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Emotional Freedom Techniques for Anxiety: A Systematic Review With Meta-analysis

Clond, Morgan PhD

The Journal of Nervous and Mental Disease: May 2016 - Volume 204 - Issue 5 - p 388–395
doi: 10.1097/NMD.0000000000000483
Original Articles

Emotional Freedom Technique (EFT) combines elements of exposure and cognitive therapies with acupressure for the treatment of psychological distress. Randomized controlled trials retrieved by literature search were assessed for quality using the criteria developed by the American Psychological Association’s Division 12 Task Force on Empirically Validated Treatments. As of December 2015, 14 studies (n = 658) met inclusion criteria. Results were analyzed using an inverse variance weighted meta-analysis. The pre-post effect size for the EFT treatment group was 1.23 (95% confidence interval, 0.82–1.64; p < 0.001), whereas the effect size for combined controls was 0.41 (95% confidence interval, 0.17–0.67; p = 0.001). Emotional freedom technique treatment demonstrated a significant decrease in anxiety scores, even when accounting for the effect size of control treatment. However, there were too few data available comparing EFT to standard-of-care treatments such as cognitive behavioral therapy, and further research is needed to establish the relative efficacy of EFT to established protocols.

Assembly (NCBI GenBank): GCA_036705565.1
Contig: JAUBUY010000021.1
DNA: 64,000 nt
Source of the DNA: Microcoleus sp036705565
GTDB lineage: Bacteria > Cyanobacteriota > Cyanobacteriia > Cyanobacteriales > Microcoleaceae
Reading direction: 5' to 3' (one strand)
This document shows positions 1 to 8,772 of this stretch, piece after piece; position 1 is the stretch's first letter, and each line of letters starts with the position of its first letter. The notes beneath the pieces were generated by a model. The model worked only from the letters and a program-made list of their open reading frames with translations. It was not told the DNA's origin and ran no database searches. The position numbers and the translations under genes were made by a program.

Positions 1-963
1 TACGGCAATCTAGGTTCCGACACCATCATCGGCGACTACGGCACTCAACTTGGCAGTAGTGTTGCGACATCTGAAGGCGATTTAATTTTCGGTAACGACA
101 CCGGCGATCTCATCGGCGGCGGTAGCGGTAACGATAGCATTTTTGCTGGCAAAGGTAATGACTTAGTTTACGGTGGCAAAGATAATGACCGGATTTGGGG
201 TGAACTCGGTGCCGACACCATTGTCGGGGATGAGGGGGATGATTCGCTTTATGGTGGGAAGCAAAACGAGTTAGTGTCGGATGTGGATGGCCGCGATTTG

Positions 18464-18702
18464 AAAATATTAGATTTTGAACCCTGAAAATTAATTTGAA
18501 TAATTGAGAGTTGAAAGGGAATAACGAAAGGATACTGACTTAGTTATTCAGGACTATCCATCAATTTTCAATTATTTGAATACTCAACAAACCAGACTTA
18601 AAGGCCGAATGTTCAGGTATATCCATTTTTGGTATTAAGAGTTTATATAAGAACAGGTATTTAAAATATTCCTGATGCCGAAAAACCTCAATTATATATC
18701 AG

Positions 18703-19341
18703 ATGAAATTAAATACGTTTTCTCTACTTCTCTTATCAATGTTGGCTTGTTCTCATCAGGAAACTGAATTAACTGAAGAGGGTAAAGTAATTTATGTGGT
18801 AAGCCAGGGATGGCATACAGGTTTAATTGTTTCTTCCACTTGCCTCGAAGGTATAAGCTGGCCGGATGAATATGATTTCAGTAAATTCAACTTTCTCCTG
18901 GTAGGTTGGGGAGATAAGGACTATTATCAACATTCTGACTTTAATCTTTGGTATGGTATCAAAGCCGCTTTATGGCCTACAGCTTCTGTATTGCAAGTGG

Ben Gurion University, Medical School for International Health, Beersheva, Israel.

Send reprint requests to Morgan Clond, PhD, Ben-Gurion University of the Negev, Medical School for International Health, Faculty of Health Sciences, Caroline House, 3rd Floor, PO Box 653, Beersheva, Israel 8410500. E-mail: clond@post.bgu.ac.il.

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